Svendborg

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Svendborg (Danish pronunciation: [ˈsfɛnbɒːˀ]) is a town on the island of Funen in central Denmark. The town is in Svendborg municipality (population 58,998 in 2010). Svendborg is the second-largest city on Funen and has a population of 27,113 (1 January 2010)[1].

In 2000 Svendborg was declared "Town of the year" in Denmark, and in 2003 celebrated its 750th anniversary as a market town.

Svendborg is also home to the “Naturama” museum, which has exhibitions of all kinds of stuffed animals e.g. birds and bears.

The largest container ship company in the world, A.P. Møller-Mærsk has its origins in Svendborg, in the "Villa Anna", and it remains in the hands of Mærsk Mc-Kinney Møller.

Education

A branch of University College Lillebaelt (Danish: University College Lillebælt) can be found in Svendborg.

History

The first recorded mention of Svendborg occurred in 1229 in a letter by Valdemar the Victorious, where he refers to the fortification, known as Svinæburgh. The explanations for this early form of the name varies. Some attribute the name to the excessive numbers of pigs (Danish: svin) in the area, others to large numbers of Harbour Porpoises (Danish: marsvin), while still others hold that the name simply implies that it is a fortress located by the sound.

In 1236, the Greyfriars monastery in Svendborg was established. The Greyfriars would be part of the city for the next 300 years, until the Protestant reformation in 1536. The ruins of the monastery were partly excavated in 2007.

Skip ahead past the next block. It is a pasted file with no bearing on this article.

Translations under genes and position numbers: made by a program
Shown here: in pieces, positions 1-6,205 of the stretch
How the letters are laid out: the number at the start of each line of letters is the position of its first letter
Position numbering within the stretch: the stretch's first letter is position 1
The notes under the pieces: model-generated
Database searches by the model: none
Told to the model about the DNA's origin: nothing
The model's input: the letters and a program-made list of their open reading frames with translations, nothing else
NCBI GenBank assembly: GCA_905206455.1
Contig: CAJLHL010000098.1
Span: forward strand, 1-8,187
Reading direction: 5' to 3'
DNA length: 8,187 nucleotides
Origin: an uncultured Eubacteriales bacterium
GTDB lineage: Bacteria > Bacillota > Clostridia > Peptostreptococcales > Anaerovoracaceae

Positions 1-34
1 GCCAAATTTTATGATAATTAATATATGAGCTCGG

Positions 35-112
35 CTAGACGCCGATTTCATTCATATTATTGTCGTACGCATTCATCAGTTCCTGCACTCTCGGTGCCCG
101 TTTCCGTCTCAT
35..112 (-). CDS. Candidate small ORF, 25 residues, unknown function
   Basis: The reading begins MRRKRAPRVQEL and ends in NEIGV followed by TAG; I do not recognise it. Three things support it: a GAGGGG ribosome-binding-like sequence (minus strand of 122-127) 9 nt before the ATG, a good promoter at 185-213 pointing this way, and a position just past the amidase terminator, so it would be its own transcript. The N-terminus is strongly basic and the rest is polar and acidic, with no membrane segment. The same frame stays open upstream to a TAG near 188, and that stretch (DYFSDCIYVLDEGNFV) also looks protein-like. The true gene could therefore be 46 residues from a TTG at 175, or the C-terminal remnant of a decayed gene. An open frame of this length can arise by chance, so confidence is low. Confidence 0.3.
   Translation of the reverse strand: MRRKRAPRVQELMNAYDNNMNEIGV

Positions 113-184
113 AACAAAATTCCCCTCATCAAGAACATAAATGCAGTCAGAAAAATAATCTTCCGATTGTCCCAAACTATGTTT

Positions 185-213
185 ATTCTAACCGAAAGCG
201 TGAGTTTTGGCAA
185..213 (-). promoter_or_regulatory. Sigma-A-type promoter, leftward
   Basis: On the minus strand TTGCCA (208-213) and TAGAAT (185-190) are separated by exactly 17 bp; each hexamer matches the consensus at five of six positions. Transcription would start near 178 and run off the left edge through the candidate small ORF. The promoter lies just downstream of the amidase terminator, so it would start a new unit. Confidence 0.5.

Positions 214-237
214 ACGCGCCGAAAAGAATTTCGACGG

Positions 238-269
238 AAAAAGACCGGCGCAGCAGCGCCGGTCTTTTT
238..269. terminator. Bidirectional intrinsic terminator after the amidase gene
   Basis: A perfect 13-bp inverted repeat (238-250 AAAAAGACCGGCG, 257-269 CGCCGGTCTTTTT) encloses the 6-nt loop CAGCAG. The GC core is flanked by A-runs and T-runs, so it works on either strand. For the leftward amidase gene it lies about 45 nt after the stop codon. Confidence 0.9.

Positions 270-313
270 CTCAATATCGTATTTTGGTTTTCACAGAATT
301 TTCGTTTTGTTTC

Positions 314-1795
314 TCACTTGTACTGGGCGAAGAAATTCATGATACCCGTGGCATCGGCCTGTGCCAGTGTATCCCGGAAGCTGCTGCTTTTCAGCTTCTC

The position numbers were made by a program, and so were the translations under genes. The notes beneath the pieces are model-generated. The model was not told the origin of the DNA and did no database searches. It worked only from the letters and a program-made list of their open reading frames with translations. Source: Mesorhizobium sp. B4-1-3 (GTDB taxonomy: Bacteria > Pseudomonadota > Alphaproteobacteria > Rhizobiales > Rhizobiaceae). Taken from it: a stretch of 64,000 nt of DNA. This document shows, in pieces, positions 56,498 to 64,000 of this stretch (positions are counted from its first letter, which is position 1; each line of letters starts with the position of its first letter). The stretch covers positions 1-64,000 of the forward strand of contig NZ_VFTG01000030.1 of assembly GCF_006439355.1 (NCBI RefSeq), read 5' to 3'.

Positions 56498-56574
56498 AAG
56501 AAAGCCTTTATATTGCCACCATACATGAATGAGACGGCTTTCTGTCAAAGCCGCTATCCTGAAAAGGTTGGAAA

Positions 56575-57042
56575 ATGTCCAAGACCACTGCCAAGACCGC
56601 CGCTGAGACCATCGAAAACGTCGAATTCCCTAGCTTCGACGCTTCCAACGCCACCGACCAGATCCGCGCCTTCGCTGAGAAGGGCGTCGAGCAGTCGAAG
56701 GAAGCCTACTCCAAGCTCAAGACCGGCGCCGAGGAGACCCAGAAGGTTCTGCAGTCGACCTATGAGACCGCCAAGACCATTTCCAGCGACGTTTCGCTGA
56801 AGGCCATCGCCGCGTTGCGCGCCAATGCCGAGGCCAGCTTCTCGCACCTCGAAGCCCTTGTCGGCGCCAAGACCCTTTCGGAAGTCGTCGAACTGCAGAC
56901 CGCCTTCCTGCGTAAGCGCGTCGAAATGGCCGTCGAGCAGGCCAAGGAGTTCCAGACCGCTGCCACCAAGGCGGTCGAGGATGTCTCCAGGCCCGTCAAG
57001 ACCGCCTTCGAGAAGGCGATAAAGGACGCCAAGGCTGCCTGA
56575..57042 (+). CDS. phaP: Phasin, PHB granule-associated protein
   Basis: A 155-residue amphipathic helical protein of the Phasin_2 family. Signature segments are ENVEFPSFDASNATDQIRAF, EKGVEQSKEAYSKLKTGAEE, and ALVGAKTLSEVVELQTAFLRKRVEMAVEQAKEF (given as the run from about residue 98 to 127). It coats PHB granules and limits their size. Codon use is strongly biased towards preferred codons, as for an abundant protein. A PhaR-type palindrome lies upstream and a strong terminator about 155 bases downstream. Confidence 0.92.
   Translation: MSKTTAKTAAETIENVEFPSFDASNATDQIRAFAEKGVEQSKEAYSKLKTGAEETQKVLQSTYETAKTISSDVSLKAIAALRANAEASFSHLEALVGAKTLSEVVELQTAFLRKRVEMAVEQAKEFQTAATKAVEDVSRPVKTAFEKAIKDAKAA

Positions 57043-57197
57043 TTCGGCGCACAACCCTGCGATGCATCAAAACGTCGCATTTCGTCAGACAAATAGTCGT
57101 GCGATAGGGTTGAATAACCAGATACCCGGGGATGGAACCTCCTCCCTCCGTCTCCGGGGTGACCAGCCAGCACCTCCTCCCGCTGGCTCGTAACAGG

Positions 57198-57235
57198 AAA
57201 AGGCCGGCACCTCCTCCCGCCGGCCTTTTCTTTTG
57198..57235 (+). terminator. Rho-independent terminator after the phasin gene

In 1253, the city was granted market town privileges by King Christopher I.

During Medieval times the city was fortified with walls and moats. The defense system also included a small number of fortresses. Most historical facts about the medieval defense system, including the locations of fortifications, are disputed, as little archaeological evidence has been generated. In spite of this, it is a popular theory that the three towers in the coat of arms are the three fortifications("Skattertårnet", "Kyseborg" and a third unnamed one).

During the time of the Protestant reformation and the Count's Feud in the 1530s, the citizens of Svendborg joined forces with the King. Ørkild Castle, located just east of Svendborg, was property of the bishop of Odense, who was less than popular among the citizens of the city. The tension resulted in the castle being seized and burned down by an angry mob in collaboration with the King's forces. The King's forces would later, after ending their north-going campaign on Funen, return to pillage and plunder Svendborg.

After 1536, Svendborg went through a brief period of progress, but it would not last for long. In the following 250 years, the city would have to face various setbacks in its development, such as plague, hostile occupations and one major fire.

It was not until the end of the war with England and the Industrial Revolution in the early 19th century that the city started to progress quickly. The population grew from a mere 1,942 people in 1801 to a population of more than 11,500 in 1901. This development was followed by improvement of the infrastructure, such as railway connections being established to Odense, Faaborg and Nyborg, improvement of the local roads and the establishment of a real harbour suited for extensive trading, since goods could now easily be transported there. In the middle of the 19th century an explosion of industrialization happened, and all kinds of factories, from engineering factories to breweries were established. Modern gas and water supplies were established.

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